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    General situation

    DMT (N,N-dimetyltryptamine, a tryptamine alkaloid generally found in ayahuasca) is prohibited in Brazil under drug control law n. 11.343/2006. Ayahuasca, however, is not specifically prohibited, and since 1987 has been explicitly authorized for ritual and religious use by infra-legal regulations promulgated by the National Council on Drug Policy (Conselho National de Políticas sobre Drogas, CONAD), an agency under the Ministry of Justice. In Brazil, the question of legality has not been decided by the courts as it has in many other countries, but rather internalized by the Brazilian government as an administrative law matter. Ritual and religious use by children and pregnant women has been authorized since 2004 (CONAD Res. nº. 05/04). In 2010, a detailed piece of regulation was promulgated establishing a “deontology of the use of ayahuasca” which defined unacceptable practices such as tourism, commercialization, unauthorized production, and therapeutic uses (CONAD Res. nº. 01/10). The definition of ritual or religious use has not yet been formally established.

    The legal status of ayahuasca in Brazil could be interpreted as being in some respects precarious and uncertain, even despite its formal recognition by the state. Precarious because infra-legal regulations do not carry the weight of laws passed by Congress, remaining revocable by the issuing government agency at any time. Uncertain because it is unclear whether the 2010 deontology of use is purely advisory in nature or also enforceable by the federal police. Penalties for noncompliance are also uncertain – as of this time ayahuasca users and producers in Brazil are not being prosecuted. Overall, the legal situation as it currently stands is fairly stable. One exception pertains to the international exportation of ayahuasca, which has frequently led to the harassment of members of Brazilian ayahuasca religions by Brazilian law enforcement agencies. The 2010 regulation does not give guidance on the issue of international exportation, although it was specifically forbidden by a 2002 regulation (CONAD Res. nº 26/02).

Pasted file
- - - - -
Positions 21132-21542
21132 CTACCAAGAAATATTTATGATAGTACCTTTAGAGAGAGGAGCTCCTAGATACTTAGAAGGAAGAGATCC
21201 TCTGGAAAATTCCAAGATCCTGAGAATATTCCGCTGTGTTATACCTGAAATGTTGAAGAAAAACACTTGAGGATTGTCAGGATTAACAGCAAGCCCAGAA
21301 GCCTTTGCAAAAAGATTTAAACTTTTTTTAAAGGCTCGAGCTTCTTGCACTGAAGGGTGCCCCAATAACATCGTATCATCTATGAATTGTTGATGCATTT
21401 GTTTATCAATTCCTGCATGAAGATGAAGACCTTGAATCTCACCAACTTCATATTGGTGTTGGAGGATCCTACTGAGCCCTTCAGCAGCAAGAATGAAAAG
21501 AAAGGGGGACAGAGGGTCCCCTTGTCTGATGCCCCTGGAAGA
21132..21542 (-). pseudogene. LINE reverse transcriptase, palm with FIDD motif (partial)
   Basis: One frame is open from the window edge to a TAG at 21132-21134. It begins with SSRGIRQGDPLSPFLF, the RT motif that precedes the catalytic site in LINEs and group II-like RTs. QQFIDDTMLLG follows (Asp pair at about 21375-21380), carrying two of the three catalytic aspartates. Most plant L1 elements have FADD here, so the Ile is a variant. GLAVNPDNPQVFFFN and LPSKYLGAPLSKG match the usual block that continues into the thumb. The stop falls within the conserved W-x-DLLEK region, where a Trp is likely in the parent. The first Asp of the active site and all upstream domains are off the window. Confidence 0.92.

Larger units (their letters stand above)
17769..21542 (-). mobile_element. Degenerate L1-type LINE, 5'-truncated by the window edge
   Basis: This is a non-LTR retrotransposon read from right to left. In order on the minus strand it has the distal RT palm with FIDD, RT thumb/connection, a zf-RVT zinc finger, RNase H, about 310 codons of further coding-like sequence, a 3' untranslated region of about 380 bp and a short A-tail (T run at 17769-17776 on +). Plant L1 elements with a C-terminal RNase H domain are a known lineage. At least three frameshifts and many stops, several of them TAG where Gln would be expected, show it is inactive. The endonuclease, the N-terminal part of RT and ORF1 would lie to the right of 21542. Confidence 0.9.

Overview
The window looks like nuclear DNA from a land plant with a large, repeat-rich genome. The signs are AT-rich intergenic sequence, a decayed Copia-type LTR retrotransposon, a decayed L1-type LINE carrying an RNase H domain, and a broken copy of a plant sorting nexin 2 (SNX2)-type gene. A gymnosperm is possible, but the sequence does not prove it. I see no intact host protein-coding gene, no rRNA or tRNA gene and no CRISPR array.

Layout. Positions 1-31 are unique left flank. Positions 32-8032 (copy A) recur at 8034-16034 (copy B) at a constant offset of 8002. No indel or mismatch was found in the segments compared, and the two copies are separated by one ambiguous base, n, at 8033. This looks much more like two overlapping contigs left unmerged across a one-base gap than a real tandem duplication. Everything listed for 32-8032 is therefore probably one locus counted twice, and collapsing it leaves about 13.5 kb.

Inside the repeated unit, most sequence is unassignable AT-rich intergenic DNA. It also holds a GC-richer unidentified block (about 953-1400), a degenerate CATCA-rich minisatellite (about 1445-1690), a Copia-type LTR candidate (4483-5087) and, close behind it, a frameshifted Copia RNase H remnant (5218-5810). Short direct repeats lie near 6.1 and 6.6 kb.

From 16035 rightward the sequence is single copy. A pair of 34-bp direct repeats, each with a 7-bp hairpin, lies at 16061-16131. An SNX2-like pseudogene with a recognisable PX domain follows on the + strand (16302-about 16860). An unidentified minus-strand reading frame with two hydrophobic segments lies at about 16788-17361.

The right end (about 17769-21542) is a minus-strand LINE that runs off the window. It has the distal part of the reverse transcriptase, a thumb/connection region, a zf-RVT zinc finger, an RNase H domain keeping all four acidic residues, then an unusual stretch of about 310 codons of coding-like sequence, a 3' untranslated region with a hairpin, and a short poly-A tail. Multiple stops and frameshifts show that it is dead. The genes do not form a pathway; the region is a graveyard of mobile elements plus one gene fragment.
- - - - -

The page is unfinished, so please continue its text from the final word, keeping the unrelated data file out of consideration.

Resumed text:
Ayahuasca use in Brazil is relatively widespread, enjoying a rich history and diverse cultural present. Indigenous peoples in the Amazon continue in their traditional rituals, alongside sizable, highly organized Brazilian ayahuasca religions such as União do Vegetal and the various Santo Daime and Barquinha lineages, some of which date to as far back as the first half of the 20th century. Recent decades have witnessed the spread of ayahuasca to urban centers throughout Brazil and a proliferation of modalities of use including indigenous, neo-shamanic, therapeutic, and new-age applications. Brazilian religious organizations continue to be central to the internationalization of ayahuasca use as they work to open and maintain chapters in foreign jurisdictions.

    International law

    The Convention on Psychotropic Substances (1971) subjects several psychoactive compounds contained in plant species to international control. DMT (N,N-dimetyltryptamine, a tryptamine alkaloid contained in Psychotria viridis and other plants generally used in the preparation of ayahuasca) is a Schedule I controlled substance in the Convention. However, according to the International Narcotic Control Board (INCB) Report for 2010 (par. 284) ‘no plants are currently controlled under that Convention […]. Preparations (e.g. decoctions for oral use) made from plants containing those active ingredients are also not under international control’.

    There is no general consensus among judges and law enforcement officials on whether ayahuasca is illegal because it contains DMT, or not. It is up to national governments to make the final decision in their own jurisdictions on whether to impose controls on these plants and preparations, including ayahuasca.

    National drug legislation

    In recognizing the legitimacy of ayahuasca use, the National Council on Drug Policy (Conselho National de Políticas sobre Drogas, CONAD) based its opinions on the Brazilian Constitution, specifically the freedoms of conscience, belief, and worship (art. 5, VI); and the guarantee of the state to protect expressions of culture, be they popular, indigenous, or afro-Brazilian (art. 215 §1).